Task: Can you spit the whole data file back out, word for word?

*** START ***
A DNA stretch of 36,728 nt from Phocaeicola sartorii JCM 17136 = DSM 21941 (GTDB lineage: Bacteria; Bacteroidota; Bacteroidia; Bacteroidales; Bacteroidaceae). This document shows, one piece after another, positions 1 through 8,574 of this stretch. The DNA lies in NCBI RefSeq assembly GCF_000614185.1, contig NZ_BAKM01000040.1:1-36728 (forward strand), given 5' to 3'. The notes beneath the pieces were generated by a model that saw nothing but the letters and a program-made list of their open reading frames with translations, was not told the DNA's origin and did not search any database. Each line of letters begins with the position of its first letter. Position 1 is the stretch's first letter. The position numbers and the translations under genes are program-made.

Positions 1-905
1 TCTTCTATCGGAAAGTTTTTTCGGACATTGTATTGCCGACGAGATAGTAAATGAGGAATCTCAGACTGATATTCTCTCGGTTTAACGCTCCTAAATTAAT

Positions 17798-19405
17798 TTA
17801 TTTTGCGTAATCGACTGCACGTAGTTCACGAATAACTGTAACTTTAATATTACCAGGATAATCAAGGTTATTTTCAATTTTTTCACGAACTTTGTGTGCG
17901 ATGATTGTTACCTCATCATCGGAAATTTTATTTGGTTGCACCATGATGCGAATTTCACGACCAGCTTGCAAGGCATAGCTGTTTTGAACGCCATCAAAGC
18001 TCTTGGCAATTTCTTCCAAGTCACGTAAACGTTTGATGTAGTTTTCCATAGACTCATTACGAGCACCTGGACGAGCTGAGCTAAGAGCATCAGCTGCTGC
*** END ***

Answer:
A DNA stretch of 36,728 nt from Phocaeicola sartorii JCM 17136 = DSM 21941 (GTDB lineage: Bacteria; Bacteroidota; Bacteroidia; Bacteroidales; Bacteroidaceae). This document shows, one piece after another, positions 1 through 8,574 of this stretch. The DNA lies in NCBI RefSeq assembly GCF_000614185.1, contig NZ_BAKM01000040.1:1-36728 (forward strand), given 5' to 3'. The notes beneath the pieces were generated by a model that saw nothing but the letters and a program-made list of their open reading frames with translations, was not told the DNA's origin and did not search any database. Each line of letters begins with the position of its first letter. Position 1 is the stretch's first letter. The position numbers and the translations under genes are program-made.

Positions 1-905
1 TCTTCTATCGGAAAGTTTTTTCGGACATTGTATTGCCGACGAGATAGTAAATGAGGAATCTCAGACTGATATTCTCTCGGTTTAACGCTCCTAAATTAAT

Positions 17798-19405
17798 TTA
17801 TTTTGCGTAATCGACTGCACGTAGTTCACGAATAACTGTAACTTTAATATTACCAGGATAATCAAGGTTATTTTCAATTTTTTCACGAACTTTGTGTGCG
17901 ATGATTGTTACCTCATCATCGGAAATTTTATTTGGTTGCACCATGATGCGAATTTCACGACCAGCTTGCAAGGCATAGCTGTTTTGAACGCCATCAAAGC
18001 TCTTGGCAATTTCTTCCAAGTCACGTAAACGTTTGATGTAGTTTTCCATAGACTCATTACGAGCACCTGGACGAGCTGAGCTAAGAGCATCAGCTGCTGC